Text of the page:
’m not one of those people who relishes the chance to play dress up; having to close the top-most button of a shirt so I can wear a tie feels like hanging from a noose.

And then something strange started to happen. People began to screech in delight at faces unseen in so long, formal seating assignments were forgotten as cliques formed and longtime friends kibitzed. I myself was pulled into a freewheeling catch-up session with Janice de Belen, a friend thanks to our mutual long-standing amiga, her manager Popoy Caritativo.

I realized my experience at the ABS-CBN Ball has to progress the same way my friendship with Janice did: Initially, you feel intimidated meeting someone that you’ve watched from afar. And then, as you have more opportunities to meet and get to see them up close, you realize they’re actually just people. Warm, chatty, sometimes even ribald.

All dolled up: Korina Sanchez was a head-turner at last year's ball. Photo courtesy of Metro Society.

In the anteroom, at the start of the evening, I found myself in conversation with Atty. Jose Sison and his son Jopet. The unit I work in produces their Saturday afternoon legal procedural show Ipaglaban Mo, and so I had to swing by and say hello. By the natural alchemy of human interaction, the senior Sison was holding court in a corner with the one and only Eddie Garcia, who was then in the middle of a villain turn in Ang Probinsyano. Soon, with twinkling eyes and a devilish grin, Manoy was regaling us with stories of how he would get antsy in the middle of directing the Vilma Santos starrer Imortalon location. The reason? Back in the late ‘80s, before the era of cellphones, he would have to wait in line during breaks for the rotary phone so he could woo his partner Lilibeth.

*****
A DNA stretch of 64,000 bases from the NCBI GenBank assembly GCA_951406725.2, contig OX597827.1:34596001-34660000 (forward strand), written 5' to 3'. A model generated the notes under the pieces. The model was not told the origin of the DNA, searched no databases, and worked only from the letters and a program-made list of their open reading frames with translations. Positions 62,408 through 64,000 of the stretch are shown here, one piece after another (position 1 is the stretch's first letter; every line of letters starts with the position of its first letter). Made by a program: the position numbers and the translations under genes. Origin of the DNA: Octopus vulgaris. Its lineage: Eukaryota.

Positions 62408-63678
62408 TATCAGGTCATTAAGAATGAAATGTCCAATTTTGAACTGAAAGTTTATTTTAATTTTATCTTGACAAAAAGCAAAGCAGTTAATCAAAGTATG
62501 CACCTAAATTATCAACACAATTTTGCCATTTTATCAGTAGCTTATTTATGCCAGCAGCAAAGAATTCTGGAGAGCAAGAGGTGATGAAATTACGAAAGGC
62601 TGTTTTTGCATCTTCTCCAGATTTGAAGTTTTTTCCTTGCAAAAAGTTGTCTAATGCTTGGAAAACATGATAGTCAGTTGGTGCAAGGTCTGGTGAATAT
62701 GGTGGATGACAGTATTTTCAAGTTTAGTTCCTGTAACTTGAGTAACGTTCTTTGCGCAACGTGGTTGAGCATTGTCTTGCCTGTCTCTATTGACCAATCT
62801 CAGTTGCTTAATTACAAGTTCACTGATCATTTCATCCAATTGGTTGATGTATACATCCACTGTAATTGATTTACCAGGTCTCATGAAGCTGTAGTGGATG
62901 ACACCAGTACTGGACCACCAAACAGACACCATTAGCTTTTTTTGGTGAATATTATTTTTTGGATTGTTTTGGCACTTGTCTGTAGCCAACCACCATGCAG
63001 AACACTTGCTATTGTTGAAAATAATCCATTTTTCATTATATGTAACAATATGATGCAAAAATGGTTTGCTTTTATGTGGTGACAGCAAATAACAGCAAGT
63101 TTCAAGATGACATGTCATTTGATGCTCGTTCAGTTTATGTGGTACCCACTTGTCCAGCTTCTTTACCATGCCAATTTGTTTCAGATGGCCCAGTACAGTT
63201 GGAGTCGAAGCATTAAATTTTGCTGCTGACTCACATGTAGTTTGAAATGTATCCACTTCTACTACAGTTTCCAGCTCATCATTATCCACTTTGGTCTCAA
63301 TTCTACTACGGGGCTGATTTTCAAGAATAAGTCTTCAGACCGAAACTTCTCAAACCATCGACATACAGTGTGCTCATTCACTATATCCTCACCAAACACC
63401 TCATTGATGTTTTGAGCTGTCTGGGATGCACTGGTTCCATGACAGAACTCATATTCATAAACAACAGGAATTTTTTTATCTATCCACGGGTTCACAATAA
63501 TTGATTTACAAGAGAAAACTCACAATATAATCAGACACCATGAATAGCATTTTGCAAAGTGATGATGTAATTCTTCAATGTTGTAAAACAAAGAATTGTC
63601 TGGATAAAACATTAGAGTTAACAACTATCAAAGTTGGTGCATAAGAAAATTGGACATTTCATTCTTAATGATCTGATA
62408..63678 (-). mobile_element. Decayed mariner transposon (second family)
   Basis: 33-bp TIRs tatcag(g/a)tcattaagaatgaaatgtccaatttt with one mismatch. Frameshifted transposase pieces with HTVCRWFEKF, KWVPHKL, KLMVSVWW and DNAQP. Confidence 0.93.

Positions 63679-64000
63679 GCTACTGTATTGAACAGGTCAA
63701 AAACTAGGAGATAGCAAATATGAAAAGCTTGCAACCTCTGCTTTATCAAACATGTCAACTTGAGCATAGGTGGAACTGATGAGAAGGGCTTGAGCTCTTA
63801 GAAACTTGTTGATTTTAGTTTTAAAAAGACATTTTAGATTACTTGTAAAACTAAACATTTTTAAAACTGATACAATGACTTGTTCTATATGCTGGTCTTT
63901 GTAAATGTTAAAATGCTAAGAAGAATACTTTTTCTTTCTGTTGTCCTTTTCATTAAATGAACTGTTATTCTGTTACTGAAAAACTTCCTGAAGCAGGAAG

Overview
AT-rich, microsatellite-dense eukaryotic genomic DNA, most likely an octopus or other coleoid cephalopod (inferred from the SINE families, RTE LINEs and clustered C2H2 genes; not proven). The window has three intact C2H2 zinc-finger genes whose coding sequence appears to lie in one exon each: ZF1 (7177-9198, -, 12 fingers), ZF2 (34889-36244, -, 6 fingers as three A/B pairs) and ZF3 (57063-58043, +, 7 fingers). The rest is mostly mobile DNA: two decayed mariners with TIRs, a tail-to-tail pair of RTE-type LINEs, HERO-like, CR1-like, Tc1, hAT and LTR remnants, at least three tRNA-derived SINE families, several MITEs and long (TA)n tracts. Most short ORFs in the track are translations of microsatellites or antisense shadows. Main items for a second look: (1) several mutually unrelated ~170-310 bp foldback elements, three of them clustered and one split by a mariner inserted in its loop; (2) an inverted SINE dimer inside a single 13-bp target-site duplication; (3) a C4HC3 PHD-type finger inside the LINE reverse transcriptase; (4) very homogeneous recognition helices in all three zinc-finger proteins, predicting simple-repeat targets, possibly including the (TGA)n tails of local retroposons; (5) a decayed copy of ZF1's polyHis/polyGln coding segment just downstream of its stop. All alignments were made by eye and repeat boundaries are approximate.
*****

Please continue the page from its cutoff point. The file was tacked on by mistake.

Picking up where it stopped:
Show biz colliding with politics: Liza Soberano and Enrique Gil with Senator Sonny Angara and wife Tootsy Angara. Photo courtesy of Metro Society.

Less than nine months later, Manoy would be gone. But I will always have last year’s ball to thank for giving me a memory with a showbiz titan that I will always treasure.

That’s the other thing I’ve come to realize about the ABS-CBN Ball: You never know what you’re going to get when a bunch of like-minded people come together and get a chance to let their hair down (even in the middle of their finest finery). And so I’m going to get ready for this year’s ball, thank the heavens I get to wear a looser barong...and resolve to be less uptight about the whole thing. I resolve to have a little more fun. After all, everybody there may be celebrities, but they’re also only people. It’s just the camera that makes them look larger than life.

 

Photos by Mark Nicdao for @metrosocietyph